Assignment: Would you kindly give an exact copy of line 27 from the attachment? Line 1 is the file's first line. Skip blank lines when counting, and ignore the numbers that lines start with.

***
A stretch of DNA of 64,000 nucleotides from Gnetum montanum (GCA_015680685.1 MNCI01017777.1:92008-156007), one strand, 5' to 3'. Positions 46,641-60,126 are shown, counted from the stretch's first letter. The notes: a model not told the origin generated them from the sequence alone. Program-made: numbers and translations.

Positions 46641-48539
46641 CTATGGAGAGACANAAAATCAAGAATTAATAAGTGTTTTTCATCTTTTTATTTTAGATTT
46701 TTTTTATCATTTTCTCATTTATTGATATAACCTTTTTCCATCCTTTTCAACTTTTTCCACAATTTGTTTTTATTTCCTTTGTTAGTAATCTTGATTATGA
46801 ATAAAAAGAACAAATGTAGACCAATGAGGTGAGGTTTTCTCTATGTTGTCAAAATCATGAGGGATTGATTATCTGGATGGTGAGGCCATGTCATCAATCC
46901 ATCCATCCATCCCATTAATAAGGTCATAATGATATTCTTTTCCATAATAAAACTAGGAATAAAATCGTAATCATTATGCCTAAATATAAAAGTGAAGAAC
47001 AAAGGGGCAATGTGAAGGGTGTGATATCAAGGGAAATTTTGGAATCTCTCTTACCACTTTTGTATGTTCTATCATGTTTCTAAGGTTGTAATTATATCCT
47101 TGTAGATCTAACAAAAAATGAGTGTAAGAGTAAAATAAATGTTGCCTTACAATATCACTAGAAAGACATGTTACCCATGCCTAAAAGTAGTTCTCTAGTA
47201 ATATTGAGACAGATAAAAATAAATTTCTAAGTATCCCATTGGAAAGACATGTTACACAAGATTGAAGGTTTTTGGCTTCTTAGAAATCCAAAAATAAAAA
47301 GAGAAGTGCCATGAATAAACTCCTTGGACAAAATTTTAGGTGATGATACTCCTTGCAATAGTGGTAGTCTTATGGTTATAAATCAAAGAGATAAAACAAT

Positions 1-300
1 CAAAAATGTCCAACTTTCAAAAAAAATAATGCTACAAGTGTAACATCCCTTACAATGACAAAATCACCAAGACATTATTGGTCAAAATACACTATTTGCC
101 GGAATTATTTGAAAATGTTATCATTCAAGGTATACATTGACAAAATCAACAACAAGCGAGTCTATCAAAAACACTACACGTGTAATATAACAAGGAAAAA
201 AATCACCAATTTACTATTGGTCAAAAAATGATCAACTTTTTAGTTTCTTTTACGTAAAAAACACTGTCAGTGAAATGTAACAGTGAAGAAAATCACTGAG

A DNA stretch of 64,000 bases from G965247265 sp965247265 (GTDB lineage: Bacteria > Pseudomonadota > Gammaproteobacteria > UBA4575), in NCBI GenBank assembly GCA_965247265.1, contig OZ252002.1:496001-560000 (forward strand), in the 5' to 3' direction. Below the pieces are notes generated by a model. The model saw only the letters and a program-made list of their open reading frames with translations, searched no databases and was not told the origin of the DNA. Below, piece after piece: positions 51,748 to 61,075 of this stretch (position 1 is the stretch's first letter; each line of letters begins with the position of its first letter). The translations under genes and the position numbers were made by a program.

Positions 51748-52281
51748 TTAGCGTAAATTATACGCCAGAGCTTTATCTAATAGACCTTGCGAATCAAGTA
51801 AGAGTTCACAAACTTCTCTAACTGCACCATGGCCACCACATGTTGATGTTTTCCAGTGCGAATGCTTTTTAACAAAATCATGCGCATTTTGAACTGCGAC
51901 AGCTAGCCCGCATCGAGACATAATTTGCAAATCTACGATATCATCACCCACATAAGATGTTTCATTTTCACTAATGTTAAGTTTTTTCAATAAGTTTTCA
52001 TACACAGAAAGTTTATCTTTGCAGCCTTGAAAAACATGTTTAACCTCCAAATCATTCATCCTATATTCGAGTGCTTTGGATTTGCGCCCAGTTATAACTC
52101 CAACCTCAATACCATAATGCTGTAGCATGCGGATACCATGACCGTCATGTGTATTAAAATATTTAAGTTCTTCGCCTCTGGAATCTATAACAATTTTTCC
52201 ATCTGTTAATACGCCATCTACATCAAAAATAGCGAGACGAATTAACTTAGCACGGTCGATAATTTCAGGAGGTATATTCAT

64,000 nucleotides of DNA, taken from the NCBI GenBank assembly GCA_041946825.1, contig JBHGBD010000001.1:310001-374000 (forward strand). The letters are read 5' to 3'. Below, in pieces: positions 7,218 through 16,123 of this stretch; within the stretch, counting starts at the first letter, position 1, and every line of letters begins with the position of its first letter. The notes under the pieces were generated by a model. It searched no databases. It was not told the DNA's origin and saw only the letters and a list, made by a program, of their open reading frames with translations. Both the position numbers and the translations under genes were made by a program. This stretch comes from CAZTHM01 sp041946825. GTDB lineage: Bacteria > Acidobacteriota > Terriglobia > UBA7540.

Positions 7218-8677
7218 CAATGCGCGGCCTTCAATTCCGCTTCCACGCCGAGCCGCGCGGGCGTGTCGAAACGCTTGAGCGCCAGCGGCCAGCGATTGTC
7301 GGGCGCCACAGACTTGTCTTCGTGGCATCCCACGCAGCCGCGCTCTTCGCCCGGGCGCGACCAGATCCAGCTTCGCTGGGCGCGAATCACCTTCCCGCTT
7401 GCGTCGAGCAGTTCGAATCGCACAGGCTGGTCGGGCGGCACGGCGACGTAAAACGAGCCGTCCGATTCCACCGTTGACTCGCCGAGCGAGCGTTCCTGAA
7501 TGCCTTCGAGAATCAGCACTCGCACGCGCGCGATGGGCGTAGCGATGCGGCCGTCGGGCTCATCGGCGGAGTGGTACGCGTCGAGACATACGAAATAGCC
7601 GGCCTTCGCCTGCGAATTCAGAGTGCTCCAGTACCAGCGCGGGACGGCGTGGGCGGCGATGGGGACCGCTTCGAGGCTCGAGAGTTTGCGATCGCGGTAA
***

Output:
7401 GCGTCGAGCAGTTCGAATCGCACAGGCTGGTCGGGCGGCACGGCGACGTAAAACGAGCCGTCCGATTCCACCGTTGACTCGCCGAGCGAGCGTTCCTGAA